[UPDATE: Please note that this post is no longer valid. Due to Flickr’s Favorites leak, which serves favorited images to scrapers and search engines regardless of your settings, there’s now nothing you can do to stop your images falling prey to scrapers, with Flickr’s blessing.]
A scraper is an Internet thief who uses automated routines to steal unthinkable quantities of creative work, and the huge photo site Flickr is a scraper’s paradise. Not only does Flickr virtually guarantee scrapers usable, categorised and vetted content – it even gives them an official API tool which makes it childishly simple for them to gather it up and re-post it. Continue reading How to Stop Content Theft on Flickr
What is blogging really about? Well, if you’d asked that question back in the mid noughties you’d most commonly have been told that a blog was a journal – a way for an interesting person or group of people to keep the public updated on important developments. But through time, due to the burgeoning size of the blogosphere, it became clear that new bloggers couldn’t simply write random journals and expect to get attention. Continue reading Is WordPress on Life Support?
Suckers lists. Compilations of personal details relating to people who are easy to scam. You might think that this type of information is a very closed shop, with scam organisations keeping the data closely guarded among their ranks and charging a vast amount of money even to pass it on to fellow blag artists. But the combination of human ignorance and social media’s ‘sleepwalk’ privacy arrangements means that actually, if you want to compile your own suckers list, you can do it on Twitter, in moments, for free. Continue reading The Twitter Suckers List
Protecting a Twitter account can seem like a fairly easy decision – particularly if you’ve had problems of one sort or another, and don’t want certain people bothering you or reporting on what you’ve said. But in most circumstances, protecting a Twitter account isn’t a good idea. Continue reading Protected Twitter: Futile and Dumb?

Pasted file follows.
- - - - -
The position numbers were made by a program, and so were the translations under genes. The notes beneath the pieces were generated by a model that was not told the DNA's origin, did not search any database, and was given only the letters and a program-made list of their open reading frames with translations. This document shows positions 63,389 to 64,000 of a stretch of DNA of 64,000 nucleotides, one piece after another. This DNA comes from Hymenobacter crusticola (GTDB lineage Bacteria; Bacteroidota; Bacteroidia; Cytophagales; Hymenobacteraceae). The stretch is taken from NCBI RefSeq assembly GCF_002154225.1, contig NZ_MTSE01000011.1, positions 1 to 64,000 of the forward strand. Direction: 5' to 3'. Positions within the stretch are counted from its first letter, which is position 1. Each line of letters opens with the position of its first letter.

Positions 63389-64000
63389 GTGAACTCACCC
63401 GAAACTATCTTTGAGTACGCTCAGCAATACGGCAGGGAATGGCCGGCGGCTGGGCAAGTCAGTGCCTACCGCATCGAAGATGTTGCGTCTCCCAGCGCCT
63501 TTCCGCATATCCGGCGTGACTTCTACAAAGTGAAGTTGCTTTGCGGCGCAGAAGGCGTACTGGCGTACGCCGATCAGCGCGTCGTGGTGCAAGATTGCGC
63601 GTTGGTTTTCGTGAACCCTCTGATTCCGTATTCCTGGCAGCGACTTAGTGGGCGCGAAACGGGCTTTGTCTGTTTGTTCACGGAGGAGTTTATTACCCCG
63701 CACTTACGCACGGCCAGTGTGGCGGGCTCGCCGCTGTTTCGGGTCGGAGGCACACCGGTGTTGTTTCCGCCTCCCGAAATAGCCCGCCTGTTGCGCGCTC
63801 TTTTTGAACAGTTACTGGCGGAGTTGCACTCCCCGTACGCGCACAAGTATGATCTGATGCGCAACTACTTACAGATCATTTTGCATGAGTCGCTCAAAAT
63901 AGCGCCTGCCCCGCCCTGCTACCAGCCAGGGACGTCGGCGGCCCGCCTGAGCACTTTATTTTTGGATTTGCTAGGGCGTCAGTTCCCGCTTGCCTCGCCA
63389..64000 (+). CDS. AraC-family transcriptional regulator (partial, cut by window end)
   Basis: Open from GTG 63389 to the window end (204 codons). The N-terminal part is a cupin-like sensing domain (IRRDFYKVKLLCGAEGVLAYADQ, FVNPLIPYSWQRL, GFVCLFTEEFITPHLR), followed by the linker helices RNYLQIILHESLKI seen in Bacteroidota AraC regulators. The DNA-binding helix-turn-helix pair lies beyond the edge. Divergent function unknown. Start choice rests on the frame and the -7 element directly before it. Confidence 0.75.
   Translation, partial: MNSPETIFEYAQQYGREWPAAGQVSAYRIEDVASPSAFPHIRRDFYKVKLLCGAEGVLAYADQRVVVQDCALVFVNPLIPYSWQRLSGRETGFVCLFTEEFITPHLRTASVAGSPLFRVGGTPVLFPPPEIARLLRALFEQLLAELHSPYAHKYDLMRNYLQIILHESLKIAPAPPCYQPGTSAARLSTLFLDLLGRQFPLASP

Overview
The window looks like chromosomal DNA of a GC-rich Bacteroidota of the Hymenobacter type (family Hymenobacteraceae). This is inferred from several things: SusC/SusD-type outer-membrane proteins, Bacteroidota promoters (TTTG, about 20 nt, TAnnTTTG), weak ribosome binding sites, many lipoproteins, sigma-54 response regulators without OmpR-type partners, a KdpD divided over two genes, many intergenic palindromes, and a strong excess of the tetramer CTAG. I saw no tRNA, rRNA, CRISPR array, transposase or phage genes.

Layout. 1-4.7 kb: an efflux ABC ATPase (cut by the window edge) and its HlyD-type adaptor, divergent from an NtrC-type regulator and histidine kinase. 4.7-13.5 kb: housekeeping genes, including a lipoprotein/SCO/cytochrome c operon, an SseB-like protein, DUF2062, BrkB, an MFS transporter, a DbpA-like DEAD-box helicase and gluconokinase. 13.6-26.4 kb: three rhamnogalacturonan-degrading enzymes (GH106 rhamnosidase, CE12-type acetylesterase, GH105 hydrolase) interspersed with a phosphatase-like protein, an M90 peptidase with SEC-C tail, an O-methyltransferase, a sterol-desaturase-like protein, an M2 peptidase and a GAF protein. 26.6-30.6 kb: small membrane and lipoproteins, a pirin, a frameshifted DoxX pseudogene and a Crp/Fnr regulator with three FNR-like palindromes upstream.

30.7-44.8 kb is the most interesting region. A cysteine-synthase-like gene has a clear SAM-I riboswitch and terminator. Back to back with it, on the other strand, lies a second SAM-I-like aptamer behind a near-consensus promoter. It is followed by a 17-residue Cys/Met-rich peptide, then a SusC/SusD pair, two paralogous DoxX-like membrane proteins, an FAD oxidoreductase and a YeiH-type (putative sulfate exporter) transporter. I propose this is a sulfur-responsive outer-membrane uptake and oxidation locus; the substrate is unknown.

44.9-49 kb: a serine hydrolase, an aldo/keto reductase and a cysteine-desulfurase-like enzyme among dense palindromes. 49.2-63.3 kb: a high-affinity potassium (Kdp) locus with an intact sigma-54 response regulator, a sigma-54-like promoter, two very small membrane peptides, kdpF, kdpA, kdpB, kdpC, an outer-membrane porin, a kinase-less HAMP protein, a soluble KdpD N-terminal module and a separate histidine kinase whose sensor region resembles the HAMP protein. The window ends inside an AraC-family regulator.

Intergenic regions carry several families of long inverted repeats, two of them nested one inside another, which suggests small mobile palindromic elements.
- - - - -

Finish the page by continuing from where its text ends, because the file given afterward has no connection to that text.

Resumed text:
Every day, millions of people post their own content to the Internet. For most, it’s just a casual bit of sharing, of material which has typically taken no more than a few moments to create. A photo, captured on a smartphone and sent directly to a Facebook feed, or a simple thought, no more than a sentence long, typed instantly into Twitter. There’s no real ‘archival’ element to the content. It’s there for the moment – easy come, easy go. Continue reading Why Twitter is Bad for Creatives
Online dating sites range from the cynical, subscription-based projects run by the likes of Global Personals and Cupid, to free, ad-monetised facilities like PlentyofFish. But whichever you choose, the stark reality is that it’s almost inevitably not going to work. Continue reading Why Online Dating Doesn’t Work
Sadly, it’s endemic on Twitter. Not only content theft, but also the much less commonly recognised scourge of Klout Theft. You’ll probably be aware that your Klout is your Twitter influence. It’s not purely about how many followers you have – it’s about how many people really notice you, care about what you say, and respond to you. Klout has high value on Twitter. In fact, Klout has become such a valuable commodity that people are stealing it. You do the work, they get your Klout. Continue reading Twitter Crimes: 1 – Klout Theft